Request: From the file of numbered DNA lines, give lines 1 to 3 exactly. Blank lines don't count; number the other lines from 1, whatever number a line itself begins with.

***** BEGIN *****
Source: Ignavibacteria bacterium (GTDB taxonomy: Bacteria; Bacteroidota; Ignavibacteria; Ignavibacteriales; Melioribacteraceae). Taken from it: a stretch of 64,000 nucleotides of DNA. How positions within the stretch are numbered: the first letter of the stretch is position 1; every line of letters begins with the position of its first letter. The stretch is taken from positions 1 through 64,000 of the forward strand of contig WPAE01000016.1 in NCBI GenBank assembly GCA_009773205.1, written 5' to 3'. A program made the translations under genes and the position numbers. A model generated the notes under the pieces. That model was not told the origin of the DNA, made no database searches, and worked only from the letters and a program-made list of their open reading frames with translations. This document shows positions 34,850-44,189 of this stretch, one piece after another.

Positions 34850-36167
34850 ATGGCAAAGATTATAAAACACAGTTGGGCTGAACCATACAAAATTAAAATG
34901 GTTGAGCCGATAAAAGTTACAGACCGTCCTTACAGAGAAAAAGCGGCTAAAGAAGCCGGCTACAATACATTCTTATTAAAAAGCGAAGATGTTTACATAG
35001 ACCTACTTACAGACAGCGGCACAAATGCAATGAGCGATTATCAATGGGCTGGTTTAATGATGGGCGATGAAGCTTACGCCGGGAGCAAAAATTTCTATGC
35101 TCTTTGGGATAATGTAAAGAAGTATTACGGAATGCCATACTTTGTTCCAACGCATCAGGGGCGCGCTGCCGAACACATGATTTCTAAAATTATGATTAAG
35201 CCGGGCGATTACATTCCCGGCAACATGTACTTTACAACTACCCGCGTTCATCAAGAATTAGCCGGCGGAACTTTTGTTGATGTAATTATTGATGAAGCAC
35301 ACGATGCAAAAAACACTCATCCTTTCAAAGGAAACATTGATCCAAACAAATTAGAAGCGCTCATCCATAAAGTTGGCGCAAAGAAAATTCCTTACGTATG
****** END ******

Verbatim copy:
Source: Ignavibacteria bacterium (GTDB taxonomy: Bacteria; Bacteroidota; Ignavibacteria; Ignavibacteriales; Melioribacteraceae). Taken from it: a stretch of 64,000 nucleotides of DNA. How positions within the stretch are numbered: the first letter of the stretch is position 1; every line of letters begins with the position of its first letter. The stretch is taken from positions 1 through 64,000 of the forward strand of contig WPAE01000016.1 in NCBI GenBank assembly GCA_009773205.1, written 5' to 3'. A program made the translations under genes and the position numbers. A model generated the notes under the pieces. That model was not told the origin of the DNA, made no database searches, and worked only from the letters and a program-made list of their open reading frames with translations. This document shows positions 34,850-44,189 of this stretch, one piece after another.

Positions 34850-36167
34850 ATGGCAAAGATTATAAAACACAGTTGGGCTGAACCATACAAAATTAAAATG